Objectives: The increasing prevalence of mental health disorders in children is a growing concern in India. Community based therapy, such as school based therapy (SBT) and psychotherapy (PT) is used in the treatment. This paper aims to investigate the disease burden of mental health disorders, and assess the clinical and economic impact (by cost-effectiveness analysis) of SBT and PT on the symptoms of depression in Indian children aged below 15 years. Methods: Health technology assessment by systematic review of published literature. An electronic literature search was performed in Cochrane Review, Elsevier, PubMed and Medline databases for randomized controlled trials and cohort studies pertaining to community based therapies, particularly SBT and PT, in Indian children aged below 15 years suffering from depression. RevMan 5.0 was used for data analysis and quantitative data synthesis. Cochrane Review Manager's Risk of Bias Table was used to assess the risk of bias. Results: Out of 32 studies which were screened, 6 studies involving a total of 1,375 participants (377 received SBT, 325 received PT, 673 received neither) were included. In comparison with no therapy, SBT significantly reduced symptoms of depression: standard mean difference (SMD) -0.20 (95% confidence interval (CI) -0.35 to -0.04); PT significantly reduced symptoms of depression: SMD -0.64 (95% CI -1.44 to 0.16). Economic burden: a total of 95,295.50 DALY/year was lost due to the condition in specific the patient population. Assuming the cost of PT as INR 300 (US$ 4.75) per session, INR 962,000 (US$ 15220.341) was required per year to avert 1 DALY. By reducing the cost of each session by INR 50 (US$ 0.80), the PT can be made more cost-effective. Conclusions: SBT and PT are clinically and economically effective in reducing the symptoms of depression in Indian children aged below 15 years suffering from depression.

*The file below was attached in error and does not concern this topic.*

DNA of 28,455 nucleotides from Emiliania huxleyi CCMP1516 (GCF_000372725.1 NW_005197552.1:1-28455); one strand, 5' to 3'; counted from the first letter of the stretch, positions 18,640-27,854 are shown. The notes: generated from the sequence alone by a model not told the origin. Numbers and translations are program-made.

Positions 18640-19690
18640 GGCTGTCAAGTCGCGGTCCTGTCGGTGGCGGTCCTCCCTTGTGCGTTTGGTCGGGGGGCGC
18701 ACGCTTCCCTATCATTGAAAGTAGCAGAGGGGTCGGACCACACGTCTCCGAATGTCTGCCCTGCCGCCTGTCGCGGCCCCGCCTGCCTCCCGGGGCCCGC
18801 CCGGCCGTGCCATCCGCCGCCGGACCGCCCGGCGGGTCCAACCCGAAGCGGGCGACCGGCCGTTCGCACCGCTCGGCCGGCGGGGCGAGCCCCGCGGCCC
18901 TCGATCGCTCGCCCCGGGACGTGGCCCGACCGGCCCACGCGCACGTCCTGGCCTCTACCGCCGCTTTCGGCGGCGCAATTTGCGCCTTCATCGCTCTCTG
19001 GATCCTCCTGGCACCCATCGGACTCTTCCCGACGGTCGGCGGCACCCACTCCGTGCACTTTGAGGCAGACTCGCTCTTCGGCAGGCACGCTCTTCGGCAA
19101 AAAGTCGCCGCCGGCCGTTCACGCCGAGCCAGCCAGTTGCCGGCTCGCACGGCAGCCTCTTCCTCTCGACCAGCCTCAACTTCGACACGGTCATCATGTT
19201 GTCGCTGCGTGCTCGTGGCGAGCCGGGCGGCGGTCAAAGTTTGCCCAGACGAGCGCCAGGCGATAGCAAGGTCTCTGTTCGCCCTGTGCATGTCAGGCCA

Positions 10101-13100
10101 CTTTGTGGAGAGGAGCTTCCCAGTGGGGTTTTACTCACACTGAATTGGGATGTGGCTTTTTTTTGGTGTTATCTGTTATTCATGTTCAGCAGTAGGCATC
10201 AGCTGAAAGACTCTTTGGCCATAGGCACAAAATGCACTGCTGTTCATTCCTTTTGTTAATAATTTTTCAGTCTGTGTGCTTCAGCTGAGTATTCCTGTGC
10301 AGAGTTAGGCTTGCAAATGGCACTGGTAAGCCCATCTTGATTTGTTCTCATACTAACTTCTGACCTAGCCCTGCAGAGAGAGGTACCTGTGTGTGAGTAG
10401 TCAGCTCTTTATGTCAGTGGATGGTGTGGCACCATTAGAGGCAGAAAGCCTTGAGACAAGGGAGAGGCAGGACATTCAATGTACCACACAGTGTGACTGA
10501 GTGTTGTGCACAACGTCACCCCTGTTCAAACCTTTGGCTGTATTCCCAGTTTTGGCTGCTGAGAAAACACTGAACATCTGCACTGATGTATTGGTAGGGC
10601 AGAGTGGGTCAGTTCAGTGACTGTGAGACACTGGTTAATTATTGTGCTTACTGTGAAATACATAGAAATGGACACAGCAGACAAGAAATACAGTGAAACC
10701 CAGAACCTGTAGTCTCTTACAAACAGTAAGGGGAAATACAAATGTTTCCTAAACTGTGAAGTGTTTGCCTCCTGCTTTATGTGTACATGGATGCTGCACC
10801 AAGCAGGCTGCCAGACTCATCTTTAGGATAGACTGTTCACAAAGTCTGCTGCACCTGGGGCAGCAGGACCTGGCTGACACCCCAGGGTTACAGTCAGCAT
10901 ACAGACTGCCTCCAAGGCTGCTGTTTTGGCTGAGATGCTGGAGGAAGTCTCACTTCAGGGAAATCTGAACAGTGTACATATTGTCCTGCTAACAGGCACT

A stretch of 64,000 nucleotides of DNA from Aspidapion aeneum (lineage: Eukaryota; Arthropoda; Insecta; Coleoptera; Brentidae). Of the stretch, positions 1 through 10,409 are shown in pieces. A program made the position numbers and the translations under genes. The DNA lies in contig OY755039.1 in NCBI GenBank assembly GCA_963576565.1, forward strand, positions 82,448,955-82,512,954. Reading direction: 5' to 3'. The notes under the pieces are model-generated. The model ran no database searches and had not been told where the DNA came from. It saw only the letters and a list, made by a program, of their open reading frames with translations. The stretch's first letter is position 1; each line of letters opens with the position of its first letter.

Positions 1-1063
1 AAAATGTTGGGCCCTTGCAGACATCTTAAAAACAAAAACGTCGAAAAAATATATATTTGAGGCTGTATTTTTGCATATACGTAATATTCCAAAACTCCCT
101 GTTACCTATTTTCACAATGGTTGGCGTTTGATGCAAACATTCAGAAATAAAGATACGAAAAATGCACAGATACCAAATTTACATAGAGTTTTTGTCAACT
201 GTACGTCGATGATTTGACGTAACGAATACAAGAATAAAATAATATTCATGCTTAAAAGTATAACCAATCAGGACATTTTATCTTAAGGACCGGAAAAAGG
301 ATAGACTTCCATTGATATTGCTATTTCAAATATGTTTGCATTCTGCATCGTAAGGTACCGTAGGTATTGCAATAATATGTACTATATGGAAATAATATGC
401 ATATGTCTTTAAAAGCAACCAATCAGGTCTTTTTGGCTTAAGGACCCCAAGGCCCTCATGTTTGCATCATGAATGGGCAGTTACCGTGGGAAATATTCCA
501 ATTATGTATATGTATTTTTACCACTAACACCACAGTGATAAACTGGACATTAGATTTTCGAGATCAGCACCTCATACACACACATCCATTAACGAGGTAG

Chahar, A., Gulati, R., Sharma, J., Likhar, N., & Dang, A. (2015). Impact of Community Based Therapy on Children with mental health disorders: a health technology assessment. Value in Health, 18(3), A275. https://doi.org/10.1016/j.jval.2015.03.1605